The second great pragmatist was William James, who seized upon Peirce’s pragmatic principle to understand the religious life. James argued that it could be entirely reasonable to live a religious life even though one did not know with any certainty about the truth of religion. If the choice is real, important and unavoidable, one’s full decision and commitment to live a fully and deeply religious life can be as rational, coherent and defensible as any decision we make in the presence of uncertainty.
Its originator, the brilliant Charles Peirce, was a rebellious thinker who, in the second half of the nineteenth century, was gripped by both the natural sciences and the need to ponder great philosophical questions.
The pragmatists said that philosophy in the past had made the mistake of looking for ultimates, absolutes, eternal essences, substances, fixed principles, and metaphysical "block systems." The pragmatists emphasized empirical science and the changing world and its problems, and nature as the reality beyond which we cannot go. For John Dewey, experience is central...experience is the result of the interaction of the organism with its environment.
Charles S. Peirce, sometimes called the founder of pragmatism, was influenced by Kant and Hegel. Peirce considered that problems, including those of metaphysics, could be solved if one gave careful attention to the practical consequences of adherence to various ideas. Pragmatism is sometimes said to have originated in 1878, when Peirce published the article "How To Make Our Ideas Clear."
Pragmatism has traditionally had a reputation as a relativistic position in epistemology, and this has aroused suspicion among other philosophers...It turns out that the reason why this philosophy does not begin from questions of knowledge - but in no way belittles their importance, either - is not immanently epistemological. It rather is ontological.
Peirce's motivations are evident when he says that ‘the ideas of truth and falsehood, in their full development, appertain exclusively to the scientific (in a later revision he altered this to ‘experiential’) method of settling opinion’. This reflects a law which is evident from scientific experience: when different people use different methods to identify, for example, the velocity of light, we find that all tend to arrive at the same result
James's dilemma is a familiar one: it is a form of the question of how we can reconcile the claims of science, on the one hand, with those of religion and morality on the other. James introduces it by observing that the history of philosophy is 'to a great extent of a certain clash of human temperaments', between the 'tough minded' and the 'tender minded'. The tough minded have an empiricist commitment to experience and going by 'the facts', while the tender-minded have more of a taste for a priori principles which appeal to the mind. The tender minded tend to be idealistic, optimistic, and religious, while the tough minded are normally materialist, pessimistic and irreligious.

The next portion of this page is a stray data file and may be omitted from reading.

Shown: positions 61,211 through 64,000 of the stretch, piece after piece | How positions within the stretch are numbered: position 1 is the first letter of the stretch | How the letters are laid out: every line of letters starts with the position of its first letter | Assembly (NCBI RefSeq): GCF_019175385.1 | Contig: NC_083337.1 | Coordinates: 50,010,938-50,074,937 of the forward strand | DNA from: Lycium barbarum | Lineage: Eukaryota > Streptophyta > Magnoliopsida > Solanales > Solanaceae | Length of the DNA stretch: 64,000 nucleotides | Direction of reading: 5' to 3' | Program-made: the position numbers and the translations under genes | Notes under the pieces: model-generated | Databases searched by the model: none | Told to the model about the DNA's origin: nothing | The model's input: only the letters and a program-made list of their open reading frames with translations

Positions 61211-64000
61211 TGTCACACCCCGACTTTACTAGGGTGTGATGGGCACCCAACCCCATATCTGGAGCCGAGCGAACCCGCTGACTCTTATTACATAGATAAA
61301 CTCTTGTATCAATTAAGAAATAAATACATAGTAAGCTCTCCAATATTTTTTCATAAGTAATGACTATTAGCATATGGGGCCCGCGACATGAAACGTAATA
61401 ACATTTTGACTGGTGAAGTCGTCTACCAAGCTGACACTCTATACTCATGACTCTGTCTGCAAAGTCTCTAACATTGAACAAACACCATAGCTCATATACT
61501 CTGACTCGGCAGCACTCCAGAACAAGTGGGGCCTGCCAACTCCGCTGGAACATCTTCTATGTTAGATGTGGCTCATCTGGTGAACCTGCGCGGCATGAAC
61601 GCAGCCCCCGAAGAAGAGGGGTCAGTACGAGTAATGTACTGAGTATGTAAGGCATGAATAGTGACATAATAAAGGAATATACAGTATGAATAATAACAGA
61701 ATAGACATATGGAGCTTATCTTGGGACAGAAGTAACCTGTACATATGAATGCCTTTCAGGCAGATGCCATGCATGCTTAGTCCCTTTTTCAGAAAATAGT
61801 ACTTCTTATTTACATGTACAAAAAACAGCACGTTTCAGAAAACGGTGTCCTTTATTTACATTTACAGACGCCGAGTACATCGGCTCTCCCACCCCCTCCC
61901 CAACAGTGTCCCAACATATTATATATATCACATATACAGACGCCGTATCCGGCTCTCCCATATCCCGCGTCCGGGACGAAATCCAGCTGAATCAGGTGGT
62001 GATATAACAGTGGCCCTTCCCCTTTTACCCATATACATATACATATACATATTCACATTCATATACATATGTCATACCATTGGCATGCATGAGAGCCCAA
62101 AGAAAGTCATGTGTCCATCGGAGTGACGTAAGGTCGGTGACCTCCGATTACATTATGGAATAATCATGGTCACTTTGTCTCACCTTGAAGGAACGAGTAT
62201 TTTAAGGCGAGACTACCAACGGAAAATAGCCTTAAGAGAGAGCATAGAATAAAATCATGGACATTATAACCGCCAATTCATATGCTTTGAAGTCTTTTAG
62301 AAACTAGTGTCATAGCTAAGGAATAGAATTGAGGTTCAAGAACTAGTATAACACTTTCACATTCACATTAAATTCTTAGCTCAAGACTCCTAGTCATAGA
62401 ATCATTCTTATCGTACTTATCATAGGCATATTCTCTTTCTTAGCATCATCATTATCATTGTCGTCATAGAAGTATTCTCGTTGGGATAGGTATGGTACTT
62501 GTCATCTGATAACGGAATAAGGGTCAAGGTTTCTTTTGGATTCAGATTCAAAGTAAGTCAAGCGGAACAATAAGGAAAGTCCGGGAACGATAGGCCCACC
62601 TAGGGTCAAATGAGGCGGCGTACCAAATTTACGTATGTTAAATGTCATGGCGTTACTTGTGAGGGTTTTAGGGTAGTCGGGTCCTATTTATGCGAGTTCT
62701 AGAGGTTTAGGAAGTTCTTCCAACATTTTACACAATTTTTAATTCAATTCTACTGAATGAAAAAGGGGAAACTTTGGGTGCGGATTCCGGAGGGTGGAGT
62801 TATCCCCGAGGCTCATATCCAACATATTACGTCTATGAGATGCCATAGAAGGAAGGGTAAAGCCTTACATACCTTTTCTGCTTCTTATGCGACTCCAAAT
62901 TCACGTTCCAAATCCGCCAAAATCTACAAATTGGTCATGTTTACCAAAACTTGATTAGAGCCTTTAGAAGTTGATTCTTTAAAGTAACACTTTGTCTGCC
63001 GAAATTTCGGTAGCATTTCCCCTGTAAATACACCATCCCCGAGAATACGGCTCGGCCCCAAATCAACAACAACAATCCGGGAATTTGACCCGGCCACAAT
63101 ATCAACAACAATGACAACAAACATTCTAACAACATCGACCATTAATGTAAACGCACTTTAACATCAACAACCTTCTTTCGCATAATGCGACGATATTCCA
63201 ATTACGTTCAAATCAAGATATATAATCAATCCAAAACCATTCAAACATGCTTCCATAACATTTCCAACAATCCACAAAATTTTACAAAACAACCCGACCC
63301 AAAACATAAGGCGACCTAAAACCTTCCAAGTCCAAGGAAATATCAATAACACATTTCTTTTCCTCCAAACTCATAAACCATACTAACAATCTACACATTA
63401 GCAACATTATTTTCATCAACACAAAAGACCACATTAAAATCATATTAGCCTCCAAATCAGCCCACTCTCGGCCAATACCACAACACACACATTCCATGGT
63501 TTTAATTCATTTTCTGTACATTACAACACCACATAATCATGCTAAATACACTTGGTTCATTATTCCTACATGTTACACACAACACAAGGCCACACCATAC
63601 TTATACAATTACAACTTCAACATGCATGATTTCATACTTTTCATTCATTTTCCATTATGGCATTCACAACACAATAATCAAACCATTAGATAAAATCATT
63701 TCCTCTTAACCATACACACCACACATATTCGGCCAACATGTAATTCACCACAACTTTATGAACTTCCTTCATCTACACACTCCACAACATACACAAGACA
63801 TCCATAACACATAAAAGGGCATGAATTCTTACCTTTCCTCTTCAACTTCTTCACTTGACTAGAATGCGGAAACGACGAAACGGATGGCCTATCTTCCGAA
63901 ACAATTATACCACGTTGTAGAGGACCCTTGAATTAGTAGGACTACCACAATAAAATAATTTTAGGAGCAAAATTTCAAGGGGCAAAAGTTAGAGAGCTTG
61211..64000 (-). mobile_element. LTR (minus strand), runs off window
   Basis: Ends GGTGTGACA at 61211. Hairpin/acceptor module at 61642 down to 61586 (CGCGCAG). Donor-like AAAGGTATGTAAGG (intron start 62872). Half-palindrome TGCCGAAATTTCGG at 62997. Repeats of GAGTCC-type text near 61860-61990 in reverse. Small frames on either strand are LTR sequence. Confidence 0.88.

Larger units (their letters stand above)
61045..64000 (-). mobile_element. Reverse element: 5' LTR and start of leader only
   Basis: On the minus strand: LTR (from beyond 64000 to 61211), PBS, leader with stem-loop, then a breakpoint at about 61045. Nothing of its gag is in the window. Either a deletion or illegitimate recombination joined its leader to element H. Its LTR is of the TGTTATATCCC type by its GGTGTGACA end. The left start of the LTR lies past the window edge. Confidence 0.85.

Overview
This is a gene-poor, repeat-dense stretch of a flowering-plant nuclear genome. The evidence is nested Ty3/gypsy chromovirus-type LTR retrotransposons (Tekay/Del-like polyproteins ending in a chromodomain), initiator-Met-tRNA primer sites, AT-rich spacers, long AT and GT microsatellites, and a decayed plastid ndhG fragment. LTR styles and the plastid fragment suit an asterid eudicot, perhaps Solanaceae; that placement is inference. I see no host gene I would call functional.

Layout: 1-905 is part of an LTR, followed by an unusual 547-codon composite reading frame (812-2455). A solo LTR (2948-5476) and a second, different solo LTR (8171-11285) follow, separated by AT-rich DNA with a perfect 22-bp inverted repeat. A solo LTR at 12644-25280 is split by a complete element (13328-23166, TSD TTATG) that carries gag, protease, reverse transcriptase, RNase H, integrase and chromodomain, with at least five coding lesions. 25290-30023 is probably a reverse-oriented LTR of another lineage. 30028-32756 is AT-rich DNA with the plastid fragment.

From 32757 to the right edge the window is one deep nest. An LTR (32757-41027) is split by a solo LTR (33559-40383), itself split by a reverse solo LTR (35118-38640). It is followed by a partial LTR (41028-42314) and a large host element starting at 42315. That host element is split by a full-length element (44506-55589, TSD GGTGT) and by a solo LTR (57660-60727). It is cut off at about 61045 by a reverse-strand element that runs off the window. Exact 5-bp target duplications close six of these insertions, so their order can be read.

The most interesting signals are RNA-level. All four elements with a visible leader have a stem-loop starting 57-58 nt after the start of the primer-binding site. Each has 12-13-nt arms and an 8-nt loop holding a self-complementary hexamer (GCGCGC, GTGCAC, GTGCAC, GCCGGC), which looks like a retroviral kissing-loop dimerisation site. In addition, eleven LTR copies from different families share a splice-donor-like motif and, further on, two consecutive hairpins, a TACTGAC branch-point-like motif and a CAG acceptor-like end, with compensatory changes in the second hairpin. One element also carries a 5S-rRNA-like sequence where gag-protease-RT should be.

For pragmatists, only those things that are experienced or observed are real. In this late 19th century American philosophy, the focus is on the reality of experience. Unlike the Realists and Rationalists, Pragmatists believe that reality is constantly changing and that we learn best through applying our experiences and thoughts to problems, as they arise. The universe is dynamic and evolving, a "becoming" view of the world. There is no absolute and unchanging truth, but rather, truth is what works. Pragmatism is derived from the teaching of Charles Sanders Peirce (1839-1914), who believed that thought must produce action, rather than linger in the mind and lead to indecisiveness
Pragmatism may be presented as a way of clarifying (and in some cases dissolving) intractable metaphysical and epistemological disputes. According to the down-to-earth pragmatist, bickering metaphysicians should get in the habit of posing the following question: “What concrete practical difference would it make if my theory were true and its rival(s) false?” Where there is no such difference, there is no genuine (that is, non-verbal) disagreement, and hence no genuine problem.
Pragmatism is a philosophical movement that includes those who claim that an ideology or proposition is true if it works satisfactorily, that the meaning of a proposition is to be found in the practical consequences of accepting it, and that unpractical ideas are to be rejected. Pragmatism originated in the United States during the latter quarter of the nineteenth century.